Street dates be damned--your local retailer has decided to release Sony's DualShock 4 controller into the wild before the PlayStation 4 is even out. And even though the box says it's only compatible with PS4, that's a white lie: you can also hook the PS4 controller to a PS3, or even your computer if you're feeling adventurous. Now admittedly, it's not preferable to an Xbox 360 controller; we'll explain why in a bit. But if you're still curious about how to control your PC games with your new jet-black, next-gen console controller, or you just want answers to some frequently asked questions, read on.
Simple enough, right? Your PC won't magically detect a wireless DualShock 4, so you'll have to hardwire it using the Micro USB cable which comes bundled with the PS4, or any Mini B Micro USB cable you happen to have handy. Once it's plugged in, your computer should automatically recognize it and all its buttons, included the center pad (though it won't function as a touchpad) and the PS button. The controller will also light up with a pleasant yellow hue. Success!
Need a little visual reinforcement that proves everything's working? We can't blame you. In Windows, go to your Control Panel. Under "Hardware and Sound," click "View Devices and Printers." A generic-looking controller should appear in the top left; right-click it and go to "Game controller settings," then "Properties." Here, you can see how your computer is detecting the DualShock 4's inputs, including the calibration of both joysticks and your squeeze on either trigger.
The short answer is: No. Here's why: When plugging a controller into a PC, your computer needs an API to recognize the new form of input. An Xbox 360 controller uses Microsoft's own XInput API, which helps make it such an easy plug-and-play option for PC gaming sans mouse-and-keyboard. On the other hand, the DualShock 4 uses DirectInput, an older API also built by Microsoft.
Sony may offer PC support for the DualShock 4 at a later date, but for now, you're on your own trying to change the API (or in their words, " In regards to DUALSHOCK 4 supporting full compatibility for playing PC games, there are no details to share at this time"). And that's a problem, because DirectInput has some pretty damning limitations: no rumble or vibration effects, less accurate detection of how you're using the triggers, and no way to detect headsets plugged in via the controller. Ouch.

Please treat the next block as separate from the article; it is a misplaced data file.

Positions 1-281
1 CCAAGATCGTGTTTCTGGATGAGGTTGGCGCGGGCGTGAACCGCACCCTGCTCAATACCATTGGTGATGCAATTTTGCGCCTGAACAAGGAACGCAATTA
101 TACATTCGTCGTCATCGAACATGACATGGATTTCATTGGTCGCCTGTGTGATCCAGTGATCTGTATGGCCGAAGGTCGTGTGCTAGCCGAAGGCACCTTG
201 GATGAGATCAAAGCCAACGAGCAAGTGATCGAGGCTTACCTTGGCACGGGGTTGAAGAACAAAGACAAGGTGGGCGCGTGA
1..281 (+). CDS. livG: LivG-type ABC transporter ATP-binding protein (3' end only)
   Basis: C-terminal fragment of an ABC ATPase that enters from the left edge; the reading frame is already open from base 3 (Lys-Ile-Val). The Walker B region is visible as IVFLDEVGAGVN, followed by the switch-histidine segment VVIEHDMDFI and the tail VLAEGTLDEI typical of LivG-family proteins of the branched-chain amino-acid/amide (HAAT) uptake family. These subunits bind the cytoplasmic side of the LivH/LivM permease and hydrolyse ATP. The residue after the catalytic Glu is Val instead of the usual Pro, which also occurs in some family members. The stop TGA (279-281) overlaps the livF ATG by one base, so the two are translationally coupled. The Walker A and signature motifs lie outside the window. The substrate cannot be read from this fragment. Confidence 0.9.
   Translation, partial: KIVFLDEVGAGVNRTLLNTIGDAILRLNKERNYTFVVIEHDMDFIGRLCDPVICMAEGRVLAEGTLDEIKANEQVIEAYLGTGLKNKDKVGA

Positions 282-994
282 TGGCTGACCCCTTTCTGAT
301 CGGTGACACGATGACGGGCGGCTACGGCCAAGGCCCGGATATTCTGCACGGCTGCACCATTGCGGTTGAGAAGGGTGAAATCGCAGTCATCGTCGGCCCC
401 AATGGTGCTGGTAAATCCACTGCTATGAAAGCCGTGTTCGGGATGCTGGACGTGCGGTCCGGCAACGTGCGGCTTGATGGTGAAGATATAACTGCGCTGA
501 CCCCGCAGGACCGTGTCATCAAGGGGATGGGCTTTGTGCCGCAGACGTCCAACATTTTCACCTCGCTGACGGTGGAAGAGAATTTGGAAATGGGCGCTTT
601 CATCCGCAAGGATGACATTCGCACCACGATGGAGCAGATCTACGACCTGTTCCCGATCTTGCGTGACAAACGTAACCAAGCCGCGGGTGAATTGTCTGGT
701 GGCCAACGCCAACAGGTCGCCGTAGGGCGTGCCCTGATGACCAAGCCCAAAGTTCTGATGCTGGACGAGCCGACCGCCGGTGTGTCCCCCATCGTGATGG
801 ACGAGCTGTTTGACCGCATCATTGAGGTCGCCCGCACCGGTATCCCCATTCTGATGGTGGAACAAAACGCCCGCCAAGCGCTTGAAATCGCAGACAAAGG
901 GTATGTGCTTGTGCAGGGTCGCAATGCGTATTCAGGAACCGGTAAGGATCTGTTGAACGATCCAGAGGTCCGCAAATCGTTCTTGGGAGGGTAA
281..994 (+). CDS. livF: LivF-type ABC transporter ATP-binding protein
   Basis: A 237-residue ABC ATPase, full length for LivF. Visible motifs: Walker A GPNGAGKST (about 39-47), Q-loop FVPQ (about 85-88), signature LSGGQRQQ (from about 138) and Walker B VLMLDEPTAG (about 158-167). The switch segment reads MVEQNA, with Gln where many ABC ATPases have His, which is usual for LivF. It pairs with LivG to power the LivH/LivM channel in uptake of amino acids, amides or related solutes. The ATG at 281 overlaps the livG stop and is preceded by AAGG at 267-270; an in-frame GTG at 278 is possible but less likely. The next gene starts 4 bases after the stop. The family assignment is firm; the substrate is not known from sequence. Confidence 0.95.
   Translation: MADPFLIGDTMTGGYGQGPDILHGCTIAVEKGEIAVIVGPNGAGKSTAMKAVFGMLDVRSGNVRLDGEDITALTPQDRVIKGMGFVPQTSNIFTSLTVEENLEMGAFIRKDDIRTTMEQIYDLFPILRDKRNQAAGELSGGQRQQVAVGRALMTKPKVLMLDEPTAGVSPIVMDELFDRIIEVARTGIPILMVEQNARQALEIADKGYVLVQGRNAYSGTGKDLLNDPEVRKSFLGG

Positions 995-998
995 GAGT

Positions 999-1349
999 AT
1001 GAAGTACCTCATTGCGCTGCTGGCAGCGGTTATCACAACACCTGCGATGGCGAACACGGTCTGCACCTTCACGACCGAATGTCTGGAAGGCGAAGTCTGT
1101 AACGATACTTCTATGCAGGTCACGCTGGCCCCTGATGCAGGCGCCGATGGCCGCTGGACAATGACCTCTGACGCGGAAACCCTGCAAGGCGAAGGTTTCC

But wait! The PS4 controller has a far superior D-pad compared to the average 360 controller, making the DualShock 4 a good fit for emulated games. We can't give you the exact details on all that illegal business, but if you're looking to play 8-bit and 16-bit games with a tactile, modern-day method of input, then you might want to give the DualShock 4 a shot. Still, you'd have a better time buying one of those cheap NES/SNES to USB adapters online and using the "real" deal. But hey, it's your money.
Most PC gamers have become dependent on Steam for all their needs; with its huge support base and frequent game sales, we can't blame them. Steam's Big Picture mode was made with controller support in mind--but will it work with a DualShock 4? Yes, but not particularly well. It varies on a game-by-game basis, but it pretty much always feels like a crapshoot.
We tested a variety of games in Steam Big Picture mode with mixed results, sampling games that all worked smoothly with an Xbox 360 controller plugged in. Brothers: A Tale of Two Sons and Borderlands 2 simply refused to recognize the DualShock 4, even though Steam Big Picture "saw" the controller just fine. The Wolf Among Us functioned, but the button array was permanently jumbled, and controlling the viewpoint with the right analog stick flat out didn't function. Soundodger+ worked like a charm--but that's a one-joystick-one-button rhythm game. Feel free to give your favorite Steam games a shot, but don't expect them to function with a DualShock 4.
Yes. For proof, check out this Vine video by Chris Gallizzi. This is likely the same case as plugging a DualShock 4 into a PC: it can hypothetically function like any other gamepad, but it's up to you to figure it out. Until further notice, Sony won't be helping anyone troubleshoot how to get a PS4 controller working with their Mac.
And now you know the ups and downs of using a DualShock 4 with your computer. If you’re looking for any more info on the system, check out our comprehensive coverage of the PlayStation 4 and all the PS4 games. You can also find out how to use a PS4 controller on PS3.
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